The Global Slavery Index 2018 estimates that on any given day there were nearly 8 million people living in modern slavery in India. The GSI 2018 reports an emerging trend in northeast India where organised trafficking syndicates operate along the open and unmanned international borders, duping or coercing young girls seeking employment outside their local area in to forced sexual exploitation. Many women and girls are lured with the promise of a good job but then forced in to sex work, with a 'conditioning' period involving violence, threats, debt bondage and rape.
Durga belongs to the Bacchara caste, a community where women are the primary breadwinners of families and many work as prostitutes. Durga’s mother wanted to secure a better life for her daughters and so Durga was married off at a young age. However, at the age of 13 Durga decided to leave her husband after just a few months of marriage. Having no other options, she was forced in to prostitution.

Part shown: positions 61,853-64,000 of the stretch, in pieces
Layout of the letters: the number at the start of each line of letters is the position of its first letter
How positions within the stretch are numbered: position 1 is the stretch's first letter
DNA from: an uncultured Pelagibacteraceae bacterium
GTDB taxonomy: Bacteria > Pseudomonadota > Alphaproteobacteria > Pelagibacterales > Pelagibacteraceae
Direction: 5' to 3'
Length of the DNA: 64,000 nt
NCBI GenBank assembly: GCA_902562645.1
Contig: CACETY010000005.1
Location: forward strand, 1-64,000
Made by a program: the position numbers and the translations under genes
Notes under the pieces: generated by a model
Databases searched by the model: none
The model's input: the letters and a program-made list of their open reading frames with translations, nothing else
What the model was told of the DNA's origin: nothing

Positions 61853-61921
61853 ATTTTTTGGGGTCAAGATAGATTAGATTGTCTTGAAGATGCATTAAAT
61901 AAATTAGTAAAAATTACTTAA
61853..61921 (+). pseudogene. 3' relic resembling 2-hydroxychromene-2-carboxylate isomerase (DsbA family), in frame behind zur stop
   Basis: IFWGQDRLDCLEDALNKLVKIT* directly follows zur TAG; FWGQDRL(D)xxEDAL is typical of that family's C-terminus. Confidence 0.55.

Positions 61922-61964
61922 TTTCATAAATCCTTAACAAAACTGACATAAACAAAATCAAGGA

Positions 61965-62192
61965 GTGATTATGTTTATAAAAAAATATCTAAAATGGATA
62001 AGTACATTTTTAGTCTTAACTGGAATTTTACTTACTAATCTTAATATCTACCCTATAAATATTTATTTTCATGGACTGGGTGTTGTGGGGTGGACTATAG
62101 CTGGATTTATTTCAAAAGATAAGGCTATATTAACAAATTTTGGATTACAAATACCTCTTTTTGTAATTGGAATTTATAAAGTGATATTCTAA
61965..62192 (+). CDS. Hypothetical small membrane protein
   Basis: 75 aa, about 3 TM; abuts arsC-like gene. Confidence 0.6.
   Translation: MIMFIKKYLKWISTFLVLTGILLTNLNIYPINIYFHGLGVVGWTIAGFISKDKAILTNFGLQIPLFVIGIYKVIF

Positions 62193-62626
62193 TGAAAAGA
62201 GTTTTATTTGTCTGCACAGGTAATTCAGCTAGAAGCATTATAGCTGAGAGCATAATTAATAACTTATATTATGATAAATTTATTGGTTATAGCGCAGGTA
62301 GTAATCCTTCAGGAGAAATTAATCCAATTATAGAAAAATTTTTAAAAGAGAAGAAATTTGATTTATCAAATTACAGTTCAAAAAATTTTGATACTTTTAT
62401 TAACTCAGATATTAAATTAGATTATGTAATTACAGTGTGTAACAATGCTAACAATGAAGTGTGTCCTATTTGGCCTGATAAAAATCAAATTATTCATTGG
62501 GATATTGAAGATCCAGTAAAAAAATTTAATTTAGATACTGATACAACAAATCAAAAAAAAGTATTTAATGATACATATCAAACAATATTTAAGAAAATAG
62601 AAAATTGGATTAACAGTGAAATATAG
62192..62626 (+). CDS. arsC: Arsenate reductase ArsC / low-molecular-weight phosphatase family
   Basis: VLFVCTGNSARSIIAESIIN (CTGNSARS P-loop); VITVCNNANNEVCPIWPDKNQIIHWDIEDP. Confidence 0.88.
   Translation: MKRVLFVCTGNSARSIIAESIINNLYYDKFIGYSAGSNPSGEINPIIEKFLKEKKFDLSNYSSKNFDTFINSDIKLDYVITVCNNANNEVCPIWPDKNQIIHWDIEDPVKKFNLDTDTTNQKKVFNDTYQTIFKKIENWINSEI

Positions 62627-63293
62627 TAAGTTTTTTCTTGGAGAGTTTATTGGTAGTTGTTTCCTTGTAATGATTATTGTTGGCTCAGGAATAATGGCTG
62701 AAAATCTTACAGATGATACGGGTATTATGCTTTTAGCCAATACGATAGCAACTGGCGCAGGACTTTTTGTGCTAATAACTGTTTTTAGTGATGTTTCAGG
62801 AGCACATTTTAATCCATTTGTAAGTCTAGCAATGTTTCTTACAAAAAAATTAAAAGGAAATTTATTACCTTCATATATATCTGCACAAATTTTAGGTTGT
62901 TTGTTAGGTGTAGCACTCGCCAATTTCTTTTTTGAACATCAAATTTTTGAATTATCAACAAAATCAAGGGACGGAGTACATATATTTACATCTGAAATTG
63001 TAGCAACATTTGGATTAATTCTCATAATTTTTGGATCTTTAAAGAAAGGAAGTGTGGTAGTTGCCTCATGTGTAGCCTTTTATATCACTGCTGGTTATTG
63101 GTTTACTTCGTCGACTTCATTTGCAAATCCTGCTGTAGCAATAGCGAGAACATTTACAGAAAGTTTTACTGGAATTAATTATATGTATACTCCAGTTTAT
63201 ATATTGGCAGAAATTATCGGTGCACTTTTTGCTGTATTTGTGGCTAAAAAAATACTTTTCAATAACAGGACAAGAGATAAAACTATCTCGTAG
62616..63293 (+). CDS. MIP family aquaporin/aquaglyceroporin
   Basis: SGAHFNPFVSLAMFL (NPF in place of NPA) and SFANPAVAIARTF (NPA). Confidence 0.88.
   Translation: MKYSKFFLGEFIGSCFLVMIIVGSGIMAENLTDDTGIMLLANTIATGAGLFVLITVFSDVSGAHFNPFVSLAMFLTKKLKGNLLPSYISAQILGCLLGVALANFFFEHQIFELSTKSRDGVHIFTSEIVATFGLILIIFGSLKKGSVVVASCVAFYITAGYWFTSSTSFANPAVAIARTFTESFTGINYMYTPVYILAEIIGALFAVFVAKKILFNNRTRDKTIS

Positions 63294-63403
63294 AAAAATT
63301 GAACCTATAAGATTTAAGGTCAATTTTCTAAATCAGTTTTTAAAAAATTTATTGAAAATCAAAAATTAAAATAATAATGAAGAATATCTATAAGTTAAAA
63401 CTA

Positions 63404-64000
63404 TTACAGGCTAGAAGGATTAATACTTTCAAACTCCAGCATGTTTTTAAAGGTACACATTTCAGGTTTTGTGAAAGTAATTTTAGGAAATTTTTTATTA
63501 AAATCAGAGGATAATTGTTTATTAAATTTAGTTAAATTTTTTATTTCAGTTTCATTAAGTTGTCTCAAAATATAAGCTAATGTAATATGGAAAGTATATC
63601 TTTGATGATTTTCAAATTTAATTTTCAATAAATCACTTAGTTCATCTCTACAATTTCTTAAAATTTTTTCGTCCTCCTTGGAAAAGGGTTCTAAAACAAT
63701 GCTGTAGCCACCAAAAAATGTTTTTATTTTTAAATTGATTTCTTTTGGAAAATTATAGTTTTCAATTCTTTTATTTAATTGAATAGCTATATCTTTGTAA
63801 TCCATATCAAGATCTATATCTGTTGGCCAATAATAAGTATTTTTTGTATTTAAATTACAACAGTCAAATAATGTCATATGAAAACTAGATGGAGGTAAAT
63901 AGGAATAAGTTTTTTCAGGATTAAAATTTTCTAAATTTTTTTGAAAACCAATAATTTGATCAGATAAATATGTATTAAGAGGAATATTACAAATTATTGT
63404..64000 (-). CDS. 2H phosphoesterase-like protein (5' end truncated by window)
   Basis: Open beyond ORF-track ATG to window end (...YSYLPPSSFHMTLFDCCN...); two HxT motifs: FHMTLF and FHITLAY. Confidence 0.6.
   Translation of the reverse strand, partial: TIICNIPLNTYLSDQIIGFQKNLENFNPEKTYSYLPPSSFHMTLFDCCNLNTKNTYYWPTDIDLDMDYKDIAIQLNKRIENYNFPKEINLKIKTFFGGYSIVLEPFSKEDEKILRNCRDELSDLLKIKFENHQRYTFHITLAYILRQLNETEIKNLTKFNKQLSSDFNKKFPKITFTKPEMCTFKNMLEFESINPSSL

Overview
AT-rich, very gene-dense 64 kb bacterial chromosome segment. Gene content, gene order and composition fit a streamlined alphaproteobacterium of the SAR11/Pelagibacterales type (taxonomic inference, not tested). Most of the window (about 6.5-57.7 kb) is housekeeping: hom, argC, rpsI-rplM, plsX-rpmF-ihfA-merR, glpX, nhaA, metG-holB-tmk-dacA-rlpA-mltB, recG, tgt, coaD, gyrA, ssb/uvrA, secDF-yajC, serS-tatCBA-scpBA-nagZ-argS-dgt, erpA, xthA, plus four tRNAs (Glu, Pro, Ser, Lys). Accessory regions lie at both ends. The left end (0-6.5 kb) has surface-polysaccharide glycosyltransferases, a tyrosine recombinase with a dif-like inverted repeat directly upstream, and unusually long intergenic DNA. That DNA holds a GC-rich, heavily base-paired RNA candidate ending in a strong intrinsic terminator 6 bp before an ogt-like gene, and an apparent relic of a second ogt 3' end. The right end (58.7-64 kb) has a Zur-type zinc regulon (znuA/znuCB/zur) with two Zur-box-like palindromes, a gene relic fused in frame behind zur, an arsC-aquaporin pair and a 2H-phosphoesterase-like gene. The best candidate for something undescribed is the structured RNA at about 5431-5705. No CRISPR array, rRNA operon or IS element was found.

After that, I had to work as a prostitute. I had no other choice – we didn’t have much money and there was no other option.
For other girls like me, I want to explain to them, to tell them, that this work isn’t good. You should study, there’s nothing in this work. If I can explain it to more girls, then they can also get out of this work.
We used to see other people going to school and we would wonder, ‘Why can’t we also go to school? Why can’t we also study?’
[I want to keep studying] Until I make something of myself.
Narrative provided by Public Radio International